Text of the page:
5. Equipment: Finally, your equipment can play a role in your ability to hit a fade. Certain clubs may have a higher tendency to draw and others for a fade. Talk to your club fitter to make sure you have the correct equipment for your desired ball flight.

How to Hit a Fade With a Driver?

As a professional golfer, I use the fade golf shot quite often in my games. I remember the first time I hit a fade shot with my driver in a professional tournament. I was nervous, but I followed the steps, and the ball landed perfectly on the fairway. It was a great feeling, and I knew I had mastered the skill.

Hitting a fade with the driver may seem intimidating, but with the right technique, it can be a powerful weapon in your golf arsenal. Here are the steps to follow to hit a fade with a driver:

Step 1: Understand the Ball Positioning

The first step is to understand the ball’s position to hit a fade with the driver. The best way to hit a fade with the driver is to position the ball slightly forward in your stance, just ahead of the middle of your feet. This positioning will make it easier to hit the ball with an upward angle, so it gains height and enough backspin.

Step 2: Adjust Your Grip

Once you have the ball’s positioning figured out, you need to adjust your grip slightly. The key is to loosen your grip a little bit while keeping your arms straight. This will allow you to swing with a little more power and hit the ball higher with some added backspin.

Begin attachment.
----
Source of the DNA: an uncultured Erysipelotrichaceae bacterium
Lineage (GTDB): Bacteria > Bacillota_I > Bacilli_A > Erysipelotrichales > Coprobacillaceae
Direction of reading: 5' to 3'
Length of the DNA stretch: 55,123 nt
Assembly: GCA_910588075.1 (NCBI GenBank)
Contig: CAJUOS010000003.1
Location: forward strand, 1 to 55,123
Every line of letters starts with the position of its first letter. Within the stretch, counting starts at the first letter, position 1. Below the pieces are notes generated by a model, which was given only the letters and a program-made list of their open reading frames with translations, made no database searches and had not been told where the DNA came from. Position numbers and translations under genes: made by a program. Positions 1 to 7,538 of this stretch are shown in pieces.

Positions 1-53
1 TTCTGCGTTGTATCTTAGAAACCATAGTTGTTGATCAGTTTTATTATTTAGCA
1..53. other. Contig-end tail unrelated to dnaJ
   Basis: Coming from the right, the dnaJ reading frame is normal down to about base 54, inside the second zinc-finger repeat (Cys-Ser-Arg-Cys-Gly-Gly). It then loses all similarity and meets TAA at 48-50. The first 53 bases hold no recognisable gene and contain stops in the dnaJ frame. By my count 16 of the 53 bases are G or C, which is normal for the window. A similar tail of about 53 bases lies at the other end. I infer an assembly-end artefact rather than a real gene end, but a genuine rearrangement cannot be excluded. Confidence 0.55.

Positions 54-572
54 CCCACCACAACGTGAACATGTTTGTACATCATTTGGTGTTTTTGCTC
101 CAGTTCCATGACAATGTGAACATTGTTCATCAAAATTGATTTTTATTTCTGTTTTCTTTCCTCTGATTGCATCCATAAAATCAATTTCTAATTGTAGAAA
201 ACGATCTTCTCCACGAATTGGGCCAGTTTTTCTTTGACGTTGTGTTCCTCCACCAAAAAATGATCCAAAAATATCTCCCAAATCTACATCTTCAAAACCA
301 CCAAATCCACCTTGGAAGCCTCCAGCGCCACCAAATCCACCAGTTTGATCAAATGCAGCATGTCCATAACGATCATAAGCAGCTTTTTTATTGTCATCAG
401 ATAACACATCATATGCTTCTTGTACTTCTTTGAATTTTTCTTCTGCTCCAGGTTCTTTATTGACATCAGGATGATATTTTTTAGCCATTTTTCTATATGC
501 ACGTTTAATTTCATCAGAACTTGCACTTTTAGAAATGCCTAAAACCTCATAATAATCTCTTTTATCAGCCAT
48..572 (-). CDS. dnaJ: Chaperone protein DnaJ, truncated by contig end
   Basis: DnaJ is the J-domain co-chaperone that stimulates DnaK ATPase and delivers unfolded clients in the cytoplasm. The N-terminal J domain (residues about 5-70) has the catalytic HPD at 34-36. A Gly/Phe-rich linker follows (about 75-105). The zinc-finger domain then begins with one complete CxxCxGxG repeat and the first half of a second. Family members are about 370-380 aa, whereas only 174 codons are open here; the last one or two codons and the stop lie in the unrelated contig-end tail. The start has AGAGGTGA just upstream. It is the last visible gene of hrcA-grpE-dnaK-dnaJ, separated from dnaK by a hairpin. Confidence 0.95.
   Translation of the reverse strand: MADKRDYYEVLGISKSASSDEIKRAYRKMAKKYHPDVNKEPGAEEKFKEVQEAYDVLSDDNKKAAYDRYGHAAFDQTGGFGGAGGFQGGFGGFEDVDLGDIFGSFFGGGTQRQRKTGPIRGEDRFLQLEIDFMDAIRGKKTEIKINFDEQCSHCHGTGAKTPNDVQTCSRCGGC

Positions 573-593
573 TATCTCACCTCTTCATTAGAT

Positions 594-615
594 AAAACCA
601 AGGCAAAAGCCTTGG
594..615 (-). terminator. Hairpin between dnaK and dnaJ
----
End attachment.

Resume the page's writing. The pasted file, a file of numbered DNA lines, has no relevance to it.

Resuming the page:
Step 3: Focus on the Swing Plane

The next step involves focusing on the swing plane. You need to make sure your club is coming from the outside in so that it hits the ball at an angle that promotes fade spin. This will help you create a smooth arc that will result in the ball rotating from right to left when hit.

Step 4: Hit the Ball with Confidence

Finally, it’s time to hit the golf ball with confidence. To hit the fade, you need to make solid contact with the ball, ensuring that you hit it with enough power to make it spin from right to left. This process requires many repeated attempts until perfect.

How to Hit a Fade With Irons?

Hitting a fade with irons is slightly different but follows a similar technique. Let’s take a look at the steps:

Step 1: Focus on Ball Positioning

To hit a fade with irons, you need to focus on ball positioning. Unlike hitting a fade with the driver, the ball’s position should be just in front of the middle of your stance. This positioning will allow you to create a more significant downward angle of attack and hit the ball higher with extra backspin.

Step 2: Make Adjustments in Your Grip

Once you have the ball’s position figured out, you need to make adjustments in your grip. The key is to grip the club with your weak hand lower down the shaft. This will promote a higher launch and also will promote a fade spin.